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Senegal’s President Says Democracy Intact After Delayed Vote Turmoil

(Bloomberg) -- Senegalese President Macky Sall defended his decision to delay elections that plunged the West African nation into turmoil, and insisted its democracy and institutions remain intact.

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“It’s true, we had a bad start, of a month or so,” he said in an interview in the capital, Dakar, on Tuesday. “It was a difficult experience, but one that will strengthen us despite the uncertainties.”

Until Sall postponed the vote that had been scheduled for Feb. 25 — citing questions around the Constitutional Council’s vetting of candidates — Senegal was widely seen as one of the last bastions of democracy in a region roiled by a series of coups in recent years.

The move was condemned by critics who called it a constitutional coup. Aminata Toure, a former prime minister, who served under Sall and was arrested during the pre-election protests, dismissed Sall’s defense.

“Senegalese defended their democracy,” she said. “We lost four young lives in the process — that’s Macky Sall’s doing. So for him to say that democracy remains intact, that the delay didn’t have any major impact, shows how disconnected he is.”

The new administration will need to ”rebuild some of the trust that was lost between the state and the Senegalese people,” she added. “It shouldn’t be this easy for one person, one man to almost change the course of a nation according his political, and personal, interests.”

Sall said the deferral and a subsequent decision to grant amnesty to opposition leaders and others implicated in political violence were necessary to reconcile a divided nation, and normality would return after the vote.

“I really wanted to leave a reconciled country, a country in peace, which continues its trajectory of stability,” he said. “This is what allows us to go to the ballots today, even if the process was not always completely straightforward.”

Millions of voters will decide on March 24 between 19 candidates, including the incumbent’s chosen successor, former Prime Minister Amadou Ba, and opposition candidate Bassirou Diomaye Faye, who was jailed along with other government critics in the run-up to the election.

Faye was released earlier this month along with firebrand opposition leader Ousmane Sonko after an amnesty law was passed in an effort to ease tensions that ratcheted up after the postponement. No candidate is expected to win Sunday’s election outright, according to analysts, and a second round is likely after Sall officially steps down on April 2.

A win for Ba would mean policy continuity and reassure investors, while a Faye victory may have significant implications for the regional economy and Senegal’s plans to start producing gas and oil by the third quarter of this year, according to Emmanuel Kwapong, an economist at Standard Chartered Bank.

Ba would focus on creating jobs, fostering entrepreneurship, bolstering agriculture and improving the nation’s infrastructure, although “a lot has been done already,” Sall said.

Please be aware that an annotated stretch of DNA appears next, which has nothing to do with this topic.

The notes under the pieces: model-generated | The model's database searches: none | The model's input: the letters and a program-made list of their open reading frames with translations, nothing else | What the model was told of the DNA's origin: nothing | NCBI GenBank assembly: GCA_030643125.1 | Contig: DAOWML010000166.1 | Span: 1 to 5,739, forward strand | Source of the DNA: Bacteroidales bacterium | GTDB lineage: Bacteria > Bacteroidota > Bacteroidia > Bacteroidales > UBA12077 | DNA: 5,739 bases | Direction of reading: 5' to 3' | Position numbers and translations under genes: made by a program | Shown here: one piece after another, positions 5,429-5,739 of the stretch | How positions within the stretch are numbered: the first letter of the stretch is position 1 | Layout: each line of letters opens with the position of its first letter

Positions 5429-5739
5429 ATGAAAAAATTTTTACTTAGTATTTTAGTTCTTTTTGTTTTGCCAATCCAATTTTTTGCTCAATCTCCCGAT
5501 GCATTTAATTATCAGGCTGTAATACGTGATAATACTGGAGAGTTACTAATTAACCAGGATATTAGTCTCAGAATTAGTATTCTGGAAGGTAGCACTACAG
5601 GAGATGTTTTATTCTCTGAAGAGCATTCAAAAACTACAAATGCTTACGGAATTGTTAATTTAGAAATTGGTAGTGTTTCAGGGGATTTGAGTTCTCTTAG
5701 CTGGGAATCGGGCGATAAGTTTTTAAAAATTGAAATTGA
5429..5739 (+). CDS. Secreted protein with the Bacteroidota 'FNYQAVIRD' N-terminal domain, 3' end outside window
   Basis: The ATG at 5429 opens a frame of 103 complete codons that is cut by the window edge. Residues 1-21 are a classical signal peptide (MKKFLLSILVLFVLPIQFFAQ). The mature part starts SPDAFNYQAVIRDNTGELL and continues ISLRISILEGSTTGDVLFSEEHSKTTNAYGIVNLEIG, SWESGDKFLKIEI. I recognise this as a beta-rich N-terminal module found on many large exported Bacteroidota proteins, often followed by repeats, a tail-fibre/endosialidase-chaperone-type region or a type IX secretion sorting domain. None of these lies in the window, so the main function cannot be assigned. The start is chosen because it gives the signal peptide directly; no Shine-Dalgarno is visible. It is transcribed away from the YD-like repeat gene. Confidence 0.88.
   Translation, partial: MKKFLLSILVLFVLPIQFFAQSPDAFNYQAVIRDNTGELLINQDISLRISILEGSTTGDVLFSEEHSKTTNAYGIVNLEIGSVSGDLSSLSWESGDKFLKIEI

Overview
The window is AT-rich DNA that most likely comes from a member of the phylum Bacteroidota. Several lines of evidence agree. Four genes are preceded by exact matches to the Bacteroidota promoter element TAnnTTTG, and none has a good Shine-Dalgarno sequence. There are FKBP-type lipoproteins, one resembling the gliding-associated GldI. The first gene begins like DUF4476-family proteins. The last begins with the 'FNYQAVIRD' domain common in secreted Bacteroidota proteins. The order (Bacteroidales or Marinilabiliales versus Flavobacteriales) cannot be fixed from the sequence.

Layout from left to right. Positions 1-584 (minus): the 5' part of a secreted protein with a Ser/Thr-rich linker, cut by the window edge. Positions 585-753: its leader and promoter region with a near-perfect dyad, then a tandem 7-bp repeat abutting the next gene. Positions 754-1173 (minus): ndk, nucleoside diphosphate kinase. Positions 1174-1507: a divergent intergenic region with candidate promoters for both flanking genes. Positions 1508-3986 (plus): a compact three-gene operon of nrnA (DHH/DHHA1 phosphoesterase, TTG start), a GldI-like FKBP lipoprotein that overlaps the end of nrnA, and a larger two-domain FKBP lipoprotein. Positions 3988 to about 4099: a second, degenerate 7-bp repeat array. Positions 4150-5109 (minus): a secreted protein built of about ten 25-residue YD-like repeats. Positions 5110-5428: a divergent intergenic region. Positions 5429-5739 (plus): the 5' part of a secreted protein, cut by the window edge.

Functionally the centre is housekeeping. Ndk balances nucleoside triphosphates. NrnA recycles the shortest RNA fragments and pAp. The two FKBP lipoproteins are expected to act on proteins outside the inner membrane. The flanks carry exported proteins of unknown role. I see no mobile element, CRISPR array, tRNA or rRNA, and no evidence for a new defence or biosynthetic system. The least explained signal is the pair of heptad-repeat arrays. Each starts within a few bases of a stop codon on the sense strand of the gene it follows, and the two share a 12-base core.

Faye has signaled he intends to renegotiate gas and mining contracts with Senegal’s private partners, including BP Plc, Endeavour Mining Plc and Kosmos Energy Ltd. He also plans to review Senegal’s relations with former colonial power France and its use of the West African currency, the euro-pegged CFA franc, which is legal tender in eight countries.

“I don’t think it’s really appropriate to talk about leaving the CFA,” Sall said. “Oil and gas contracts can always be improved, but frankly, thinking that we can change the contracts already signed with the companies is not possible. That would be a disastrous turn for Senegal.”

Bonds Hammered

Uncertainty over the election date and the violent protests that marred the run-up have tarnished the country’s reputation and unnerved investors. The nation’s dollar bonds are among the worst-performing in emerging markets this year, with a loss of 7.4% compared with an average gain of 0.2%.

“I believe investors still have confidence in Senegal,” Sall said. While the country may raise new debt, “the key rates have been very high in recent months so now isn’t the best time to go. I think by the end of March, beginning of April, Senegal could return to the market to raise resources at much lower rates.”

He said the country’s debt, that increased to more than 70% of gross domestic product last year from 42% when he took power in 2012 was necessary to accelerate the country’s development. Now that much investment has been done, the nation is very rigorous about debt sustainability.

“We must be disciplined in budgetary matters, increase the capacity to collect domestic resources to have more budgetary sovereignty, and spend more efficiently with a focus on investment,” Sall said.

Despite the recent upheaval, Senegal’s economic prospects appear among the brightest in Africa. After securing a $1.8 billion loan from the International Monetary Fund last year, forecasts now show GDP expanding 8.8% this year as gas and oil projects go online.

--With assistance from Moses Mozart Dzawu, Paul Richardson and Antony Sguazzin.

(Updates with opposition comment from fourth paragraph.)

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